Instagram and its parent company Facebook are due to update their policies on nudity. The reason? To help end discrimination against plus-size bodies on its platforms and to ensure all body types are treated fairly.
The photo-sharing app has recently been accused of hypocrisy and racism. Whilst allowing an abundance of images of semi-naked skinny white women on its feeds, Instagram has been deleting those posted by black women in similar poses. The photos in question showed plus-size model Nicholas-Williams with her eyes closed and wrapping an arm around her breasts. This pose may be common across social media but, in this instance, it was deemed to violate Instagram’s guidance on pornography.
Social media platforms are intricately molded to the rigid codes of white beauty. This particular instance speaks volumes about the double standards that people of colour and fat people are subject to. The Instagram algorithm favours thin, white, cis-gendered people and effectively censors the rest of us. We live in a world that is constantly dieting and validating bodies for their adherence to warped beauty ideals.
We need to stop policing other people’s health habits and behaviours in the same visceral and violent way we police fatness. We must stop using scientific arguments to validate our hatred. We continually see people use health arguments to divert from the fact that they are uncomfortable with fat bodies. Viewing fatness as a health problem alone, obscures uncomfortable truths about poverty, racism and misogyny.
Esther Rothblum, a professor of women’s studies at San Diego State University, says the links between weight, income inequality and poverty are plain to see. There’s profit to be made in a fat phobic world. The features of fat-hatred are entwined with the features of capitalism which is premised on creating new needs: needs that can never be met. We see motivations to keep people unhappy with their bodies. This incessant quest to be skinnier fuels a multi-billion dollar industry focused on dieting.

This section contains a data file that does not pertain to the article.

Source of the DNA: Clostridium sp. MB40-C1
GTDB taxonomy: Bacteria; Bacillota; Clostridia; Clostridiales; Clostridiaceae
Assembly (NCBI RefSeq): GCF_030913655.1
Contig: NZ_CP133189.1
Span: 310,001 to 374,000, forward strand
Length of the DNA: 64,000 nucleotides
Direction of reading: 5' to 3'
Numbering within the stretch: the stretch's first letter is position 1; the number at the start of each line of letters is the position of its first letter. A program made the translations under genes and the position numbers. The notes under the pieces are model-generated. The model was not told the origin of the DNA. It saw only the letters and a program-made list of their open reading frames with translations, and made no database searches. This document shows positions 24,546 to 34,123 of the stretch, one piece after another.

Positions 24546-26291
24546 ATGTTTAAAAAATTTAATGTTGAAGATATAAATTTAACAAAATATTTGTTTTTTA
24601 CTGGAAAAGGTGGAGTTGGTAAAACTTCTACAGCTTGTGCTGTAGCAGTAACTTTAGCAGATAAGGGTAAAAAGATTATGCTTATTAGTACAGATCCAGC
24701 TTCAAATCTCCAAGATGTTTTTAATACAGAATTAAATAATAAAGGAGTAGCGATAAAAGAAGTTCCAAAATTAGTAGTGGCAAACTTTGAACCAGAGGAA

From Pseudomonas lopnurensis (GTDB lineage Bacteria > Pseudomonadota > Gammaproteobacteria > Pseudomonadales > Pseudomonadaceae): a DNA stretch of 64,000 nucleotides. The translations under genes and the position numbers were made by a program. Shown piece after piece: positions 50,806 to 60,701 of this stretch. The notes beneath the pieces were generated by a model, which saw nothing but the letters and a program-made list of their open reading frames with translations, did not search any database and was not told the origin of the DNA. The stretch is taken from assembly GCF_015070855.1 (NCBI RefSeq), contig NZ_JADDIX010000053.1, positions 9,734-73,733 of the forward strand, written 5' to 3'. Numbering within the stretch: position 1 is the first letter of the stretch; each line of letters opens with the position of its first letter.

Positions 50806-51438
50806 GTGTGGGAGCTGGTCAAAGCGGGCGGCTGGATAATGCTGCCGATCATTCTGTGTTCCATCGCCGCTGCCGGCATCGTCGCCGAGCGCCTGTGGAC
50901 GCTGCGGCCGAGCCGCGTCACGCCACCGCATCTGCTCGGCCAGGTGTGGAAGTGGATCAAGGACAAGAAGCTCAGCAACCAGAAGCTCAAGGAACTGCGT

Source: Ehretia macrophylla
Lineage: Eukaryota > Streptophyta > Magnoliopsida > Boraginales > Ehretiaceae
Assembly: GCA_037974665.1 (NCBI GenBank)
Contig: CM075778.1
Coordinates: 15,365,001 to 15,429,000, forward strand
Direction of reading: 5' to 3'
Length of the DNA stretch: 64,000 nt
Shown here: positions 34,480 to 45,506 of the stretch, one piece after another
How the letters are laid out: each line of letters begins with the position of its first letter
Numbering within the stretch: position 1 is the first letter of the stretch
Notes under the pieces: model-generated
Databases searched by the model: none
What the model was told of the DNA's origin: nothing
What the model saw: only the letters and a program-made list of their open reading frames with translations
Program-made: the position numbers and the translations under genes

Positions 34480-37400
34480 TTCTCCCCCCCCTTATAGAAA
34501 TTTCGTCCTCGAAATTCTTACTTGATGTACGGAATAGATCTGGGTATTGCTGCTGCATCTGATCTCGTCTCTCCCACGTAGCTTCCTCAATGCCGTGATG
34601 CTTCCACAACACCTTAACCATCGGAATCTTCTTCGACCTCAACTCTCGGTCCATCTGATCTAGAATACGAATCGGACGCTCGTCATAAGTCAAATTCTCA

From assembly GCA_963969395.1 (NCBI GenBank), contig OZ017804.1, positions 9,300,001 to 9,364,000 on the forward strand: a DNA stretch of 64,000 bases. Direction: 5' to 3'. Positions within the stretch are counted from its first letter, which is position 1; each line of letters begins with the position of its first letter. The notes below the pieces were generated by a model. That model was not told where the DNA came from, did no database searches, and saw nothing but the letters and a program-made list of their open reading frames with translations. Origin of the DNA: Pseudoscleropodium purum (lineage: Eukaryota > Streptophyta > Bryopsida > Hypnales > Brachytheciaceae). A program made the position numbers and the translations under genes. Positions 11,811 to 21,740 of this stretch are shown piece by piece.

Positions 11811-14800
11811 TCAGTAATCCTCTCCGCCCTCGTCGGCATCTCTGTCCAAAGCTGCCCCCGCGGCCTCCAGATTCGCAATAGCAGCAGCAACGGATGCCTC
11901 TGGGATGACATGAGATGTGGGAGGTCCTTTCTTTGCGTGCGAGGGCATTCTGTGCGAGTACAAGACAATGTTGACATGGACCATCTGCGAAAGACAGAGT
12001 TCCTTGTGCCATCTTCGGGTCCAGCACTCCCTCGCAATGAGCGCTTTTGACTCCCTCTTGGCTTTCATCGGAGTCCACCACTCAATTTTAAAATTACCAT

Sabrina Strings, Assistant Professor of Sociology at the University of California, argues that fat-phobia is closely tied to economic systems, racism and misogyny. Women naturally have a higher percentage of body fat than men so fat has been associated with femininity, weakness and moral failure that historically have been attributed to women.
In her book “Fearing the Black Body” Strings explores the historical development of pro-thin, anti-fat ideologies deployed in support of Western, patriarchal white supremacy. Beginning from the aesthetic ideals circulated by Renaissance thinkers and artists, Strings charts how white Europeans and Anglo-Americans developed ideals of race and beauty that both explicitly and figuratively juxtaposed slim, desirable white women against seemingly monstrous black women.
The reform of social media guidelines on body image is long overdue. No one should be ridiculed or censored for their race, body shape or weight. Body diversity is inevitable, it is necessary. We need to cleanse our apps and our minds of the warped ideals of thin, ‘feminine’ white bodies. Only then can we move towards eradicating this pervasive discrimination and the harm it causes people who lie outside of this narrow notion of beauty.